When I hear “it’s a Chinese virus” — to me, it originally was just a fact. My opinion is that it’s been twisted for political gain. It gets to the point where [people] say, “only Chinese people have it.” When it gets to this point, and you’ve made a symbol out of it, people are going to take the symbol and skew its meaning. You’re fueling the flames. It’s unfortunate when people do that. You shouldn’t take that symbol and use it for negative association.

You mentioned that you practice the Japanese martial art aikido. Can you tell me about your practice?

I’ve been a loyal student for 18 years. Even though I live in Orange County, I still drive up to the Aikido Center of Los Angeles to practice aikido. The people there are my friends. [We’ve] become friends through aikido. I also have great mentors there. I think it’s been one of the best experiences I’ve ever had. I feel calm, I feel safe, I feel capable.

A scroll hanging in the Aikido Center of Los Angeles that says, “Aikido Shoshin” or “The aikido beginner’s mind.”

What links do you see between Aikido and responding to stressful situations?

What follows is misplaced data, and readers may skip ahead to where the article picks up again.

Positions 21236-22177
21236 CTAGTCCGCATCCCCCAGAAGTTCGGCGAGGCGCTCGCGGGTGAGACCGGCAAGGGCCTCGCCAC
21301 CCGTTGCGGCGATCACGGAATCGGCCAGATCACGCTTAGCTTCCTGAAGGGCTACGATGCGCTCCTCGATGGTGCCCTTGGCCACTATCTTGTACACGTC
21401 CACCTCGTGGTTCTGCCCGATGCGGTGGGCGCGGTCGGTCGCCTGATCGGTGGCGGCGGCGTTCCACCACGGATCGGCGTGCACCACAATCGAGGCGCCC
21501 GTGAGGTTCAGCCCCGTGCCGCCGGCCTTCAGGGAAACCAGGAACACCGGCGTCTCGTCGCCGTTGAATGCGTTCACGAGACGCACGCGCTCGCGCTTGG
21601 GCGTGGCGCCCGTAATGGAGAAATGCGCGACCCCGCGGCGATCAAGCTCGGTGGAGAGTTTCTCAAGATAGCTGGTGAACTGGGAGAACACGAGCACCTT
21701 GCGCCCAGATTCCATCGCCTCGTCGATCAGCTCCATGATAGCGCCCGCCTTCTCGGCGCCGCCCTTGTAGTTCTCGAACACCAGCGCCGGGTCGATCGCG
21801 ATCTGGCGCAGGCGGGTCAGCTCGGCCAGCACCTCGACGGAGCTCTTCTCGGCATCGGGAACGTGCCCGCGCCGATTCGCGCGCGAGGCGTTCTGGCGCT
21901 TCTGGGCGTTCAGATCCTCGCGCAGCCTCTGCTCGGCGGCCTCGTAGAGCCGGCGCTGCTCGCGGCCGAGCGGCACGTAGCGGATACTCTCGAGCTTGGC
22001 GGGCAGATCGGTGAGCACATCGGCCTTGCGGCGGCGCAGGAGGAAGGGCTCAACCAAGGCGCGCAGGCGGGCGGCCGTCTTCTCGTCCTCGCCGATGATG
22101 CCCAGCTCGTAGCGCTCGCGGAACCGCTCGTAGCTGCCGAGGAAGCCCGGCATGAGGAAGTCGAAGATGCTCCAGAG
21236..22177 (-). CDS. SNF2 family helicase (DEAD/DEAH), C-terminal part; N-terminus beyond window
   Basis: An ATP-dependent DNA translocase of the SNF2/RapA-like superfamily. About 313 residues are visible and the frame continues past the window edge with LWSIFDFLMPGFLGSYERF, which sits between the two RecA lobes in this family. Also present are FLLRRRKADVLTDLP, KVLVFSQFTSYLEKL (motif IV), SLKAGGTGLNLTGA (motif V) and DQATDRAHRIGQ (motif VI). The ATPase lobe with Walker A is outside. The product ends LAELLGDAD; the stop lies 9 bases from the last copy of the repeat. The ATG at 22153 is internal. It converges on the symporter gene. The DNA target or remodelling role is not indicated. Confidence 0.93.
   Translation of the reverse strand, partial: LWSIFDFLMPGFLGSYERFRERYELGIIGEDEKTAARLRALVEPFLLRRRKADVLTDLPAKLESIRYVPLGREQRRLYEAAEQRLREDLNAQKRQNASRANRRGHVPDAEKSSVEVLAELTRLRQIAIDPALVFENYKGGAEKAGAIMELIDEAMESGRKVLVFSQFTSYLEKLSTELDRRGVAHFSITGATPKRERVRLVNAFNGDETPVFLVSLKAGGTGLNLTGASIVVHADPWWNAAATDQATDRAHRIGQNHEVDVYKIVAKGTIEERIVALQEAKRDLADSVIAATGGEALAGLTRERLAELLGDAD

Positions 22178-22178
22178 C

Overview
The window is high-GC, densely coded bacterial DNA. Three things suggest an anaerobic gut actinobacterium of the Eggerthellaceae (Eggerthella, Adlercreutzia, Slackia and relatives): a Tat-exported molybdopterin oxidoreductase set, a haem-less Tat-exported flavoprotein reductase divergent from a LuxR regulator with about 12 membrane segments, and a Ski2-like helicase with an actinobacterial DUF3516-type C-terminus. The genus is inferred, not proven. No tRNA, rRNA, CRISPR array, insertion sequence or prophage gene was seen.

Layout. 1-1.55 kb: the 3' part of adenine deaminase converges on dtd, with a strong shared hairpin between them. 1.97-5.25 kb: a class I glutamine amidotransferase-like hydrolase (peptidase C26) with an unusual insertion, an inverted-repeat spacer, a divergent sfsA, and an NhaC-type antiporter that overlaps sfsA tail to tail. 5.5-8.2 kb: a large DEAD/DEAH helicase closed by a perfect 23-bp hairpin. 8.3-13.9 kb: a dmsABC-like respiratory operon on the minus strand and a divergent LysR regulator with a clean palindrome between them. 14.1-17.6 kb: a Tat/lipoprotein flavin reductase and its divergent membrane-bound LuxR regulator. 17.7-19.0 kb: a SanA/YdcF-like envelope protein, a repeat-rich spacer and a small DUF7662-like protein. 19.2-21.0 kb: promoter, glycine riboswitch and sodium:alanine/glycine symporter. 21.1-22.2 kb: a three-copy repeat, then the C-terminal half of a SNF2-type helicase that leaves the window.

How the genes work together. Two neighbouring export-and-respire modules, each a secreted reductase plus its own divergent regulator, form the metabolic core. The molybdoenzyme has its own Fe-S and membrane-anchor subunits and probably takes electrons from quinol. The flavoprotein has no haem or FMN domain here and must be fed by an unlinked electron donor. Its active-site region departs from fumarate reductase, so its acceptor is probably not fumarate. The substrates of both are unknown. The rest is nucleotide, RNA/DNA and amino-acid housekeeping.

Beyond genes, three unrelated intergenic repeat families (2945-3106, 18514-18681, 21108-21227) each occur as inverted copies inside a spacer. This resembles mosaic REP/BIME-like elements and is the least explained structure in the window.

The main role of aikido is to be aware. The way of the traditional practice is to watch and learn. Being observant, even copying, trying to replicate. It allows me — more in a meditative way — to forget, not stress out over the daily grind. 

[The dojo] is kind of a sanctuary for me. When I go, I get to just focus on aikido. It is largely [about] the people there. The attitudes of my mentors, the people I train with. 

Aikido also gives you the benefit of adjusting your intensity. In tae kwon do, [which I used to practice,] you have to basically be adrenaline-rushed all the time. However, in aikido, being more slowing in nature, you can either turn it up to be more intense, or you can turn it down. Because of that range, it expands a person’s perspective. 

So, it has functionality to it, but it is also an art form.

How can aikido play a healing role for API folks experiencing COVID-19 racism? Would you recommend aikido to others? 

Very much so. [Aikido] helps you stay in shape and feel better about yourself. Keeps your mental health well. If you feel physically safe, then you are going to not be as neurotic or anxious about your surroundings. Which helps you be able to see actions more clearly. 

Community-wise, if you’re in a community that is diverse — which the Aikido Center of Los Angeles is — you recognize that you have a community of different backgrounds. You’re not so homogenous with the people you hang out with. You know that if someone from another race is angry towards you, you have someone from that race that’s also a friend. 

If you are interested in practicing aikido, you can visit the Aikido Center of Los Angeles’ website at and follow on Facebook and Instagram. This dojo has been active during the pandemic, with online classes, exercises for training at home, and daily newsletters including written teachings on the practice. 

This interview has been edited and condensed for clarity.